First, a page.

If you come to the ASQ Lean and Six Sigma conference next month in Phoenix (Feb 27, 28) I will be talking about what the shipyard is doing to go beyond just checking the block and reinforcing appropriate behaviors that support getting the work done.  In the meantime, read Peter Senge's Fifth Discipline.  Oh, sneak preview of the presentation will be given at the ASQ Section 1128 monthly meeting Feb. 23.

Until next time!

Thursday, January 19, 2012

Cost of Quality - Why it has failed to take

Paul Barowski in his last blog entry talks about how he, in the past, has been uncomfortable in articulating the advantages of ASQ's significant program, Economic Case for Quality.  He stipulates that all he could do was cite industry references about the benefits of not doing rework and how it can lead to bottom-line savings...until a couple of economists, using a "counter-factual evaluation method" provide data to support the assertion that quality does support the bottom line.

My first reaction was...ho, hum. I read the report and academically it is well supported.  Getting a typical MBA-grad CEO to read the report is another matter entirely.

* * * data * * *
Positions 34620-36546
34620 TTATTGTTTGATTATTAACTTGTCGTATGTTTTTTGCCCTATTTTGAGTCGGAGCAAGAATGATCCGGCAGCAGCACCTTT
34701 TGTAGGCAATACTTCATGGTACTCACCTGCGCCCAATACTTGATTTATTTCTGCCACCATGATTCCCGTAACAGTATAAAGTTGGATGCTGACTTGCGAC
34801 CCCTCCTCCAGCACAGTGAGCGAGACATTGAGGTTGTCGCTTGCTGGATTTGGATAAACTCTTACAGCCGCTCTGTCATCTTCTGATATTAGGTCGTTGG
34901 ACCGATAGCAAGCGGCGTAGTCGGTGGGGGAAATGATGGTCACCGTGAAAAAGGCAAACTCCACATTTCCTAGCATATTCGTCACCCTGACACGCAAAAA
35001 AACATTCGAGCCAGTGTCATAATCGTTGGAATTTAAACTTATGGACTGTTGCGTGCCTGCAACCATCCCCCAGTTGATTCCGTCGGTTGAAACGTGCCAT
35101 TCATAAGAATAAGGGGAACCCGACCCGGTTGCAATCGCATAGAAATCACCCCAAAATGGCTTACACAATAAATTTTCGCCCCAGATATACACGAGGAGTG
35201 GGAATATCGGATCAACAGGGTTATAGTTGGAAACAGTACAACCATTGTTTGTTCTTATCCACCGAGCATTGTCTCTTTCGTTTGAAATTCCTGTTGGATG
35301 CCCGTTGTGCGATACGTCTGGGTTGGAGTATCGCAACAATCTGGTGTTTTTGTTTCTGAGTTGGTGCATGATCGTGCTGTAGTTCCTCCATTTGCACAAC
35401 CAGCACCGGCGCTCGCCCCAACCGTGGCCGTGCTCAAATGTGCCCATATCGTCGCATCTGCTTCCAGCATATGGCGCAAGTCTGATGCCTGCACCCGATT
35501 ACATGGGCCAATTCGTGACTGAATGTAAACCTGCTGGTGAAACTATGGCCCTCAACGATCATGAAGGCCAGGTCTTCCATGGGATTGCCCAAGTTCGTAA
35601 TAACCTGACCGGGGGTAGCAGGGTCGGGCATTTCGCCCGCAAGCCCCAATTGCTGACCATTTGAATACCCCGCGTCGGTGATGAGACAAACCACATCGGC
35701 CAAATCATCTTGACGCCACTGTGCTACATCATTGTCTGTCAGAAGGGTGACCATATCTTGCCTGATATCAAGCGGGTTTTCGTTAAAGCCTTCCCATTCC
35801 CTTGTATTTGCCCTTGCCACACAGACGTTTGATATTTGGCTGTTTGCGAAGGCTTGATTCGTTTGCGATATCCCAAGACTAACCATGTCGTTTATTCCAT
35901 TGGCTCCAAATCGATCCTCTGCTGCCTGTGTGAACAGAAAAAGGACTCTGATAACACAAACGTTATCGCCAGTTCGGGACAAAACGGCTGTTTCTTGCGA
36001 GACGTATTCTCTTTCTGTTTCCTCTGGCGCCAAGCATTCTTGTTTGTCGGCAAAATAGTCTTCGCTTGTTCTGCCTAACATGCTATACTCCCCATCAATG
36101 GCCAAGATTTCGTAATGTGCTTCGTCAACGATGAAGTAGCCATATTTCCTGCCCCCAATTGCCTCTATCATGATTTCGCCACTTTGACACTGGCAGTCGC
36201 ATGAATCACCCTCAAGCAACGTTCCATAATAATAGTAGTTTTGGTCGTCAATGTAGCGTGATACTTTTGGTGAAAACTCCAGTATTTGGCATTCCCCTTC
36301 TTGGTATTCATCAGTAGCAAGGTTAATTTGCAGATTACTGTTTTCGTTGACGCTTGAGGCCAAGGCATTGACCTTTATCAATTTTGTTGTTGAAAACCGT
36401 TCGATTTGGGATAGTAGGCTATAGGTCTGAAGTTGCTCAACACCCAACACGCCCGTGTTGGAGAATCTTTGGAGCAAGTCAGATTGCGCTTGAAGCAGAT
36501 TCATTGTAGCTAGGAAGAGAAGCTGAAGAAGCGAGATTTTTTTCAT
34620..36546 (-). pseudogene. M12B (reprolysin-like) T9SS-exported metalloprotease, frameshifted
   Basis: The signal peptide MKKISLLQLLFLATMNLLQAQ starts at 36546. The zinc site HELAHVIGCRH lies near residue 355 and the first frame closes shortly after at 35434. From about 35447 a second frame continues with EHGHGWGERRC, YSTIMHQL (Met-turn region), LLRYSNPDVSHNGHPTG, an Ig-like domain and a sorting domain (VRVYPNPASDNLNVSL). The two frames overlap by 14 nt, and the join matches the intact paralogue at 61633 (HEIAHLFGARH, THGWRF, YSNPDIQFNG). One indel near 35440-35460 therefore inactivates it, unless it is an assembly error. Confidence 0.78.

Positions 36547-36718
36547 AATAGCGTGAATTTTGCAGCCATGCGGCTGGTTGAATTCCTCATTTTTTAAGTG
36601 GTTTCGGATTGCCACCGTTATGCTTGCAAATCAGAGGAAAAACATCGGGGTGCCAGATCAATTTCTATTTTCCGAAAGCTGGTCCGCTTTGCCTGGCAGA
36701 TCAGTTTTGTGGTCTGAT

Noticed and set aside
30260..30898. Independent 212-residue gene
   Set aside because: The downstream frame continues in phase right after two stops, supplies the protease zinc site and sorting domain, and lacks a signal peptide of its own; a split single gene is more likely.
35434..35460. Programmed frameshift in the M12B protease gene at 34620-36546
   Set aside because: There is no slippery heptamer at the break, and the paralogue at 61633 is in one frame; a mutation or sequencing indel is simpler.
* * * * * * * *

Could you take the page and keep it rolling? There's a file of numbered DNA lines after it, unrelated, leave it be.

The great failing of the Economic Case for Quality, in my mind, was the inability to use existing business measuring systems to capture the benefits.   Your typical accounting systems do not highlight as a balance sheet drain your typical Lean waste categories.  For example, when I was a Quality Manager working in a box plant, the time my inspectors (or myself) took to cull through what was originally bad product and "resort" them into good product was never captured either through assigned labor cost codes or a income statement expense.  Yes, Activity Based Costing started us down that road but unless CEO's were Q guys in their past lives they would often fall prey to their comptrollers and their insistence to having accounting systems based on generally accepting accounting principles (GAAP).  Quality accounting goes against the current concept of GAAP.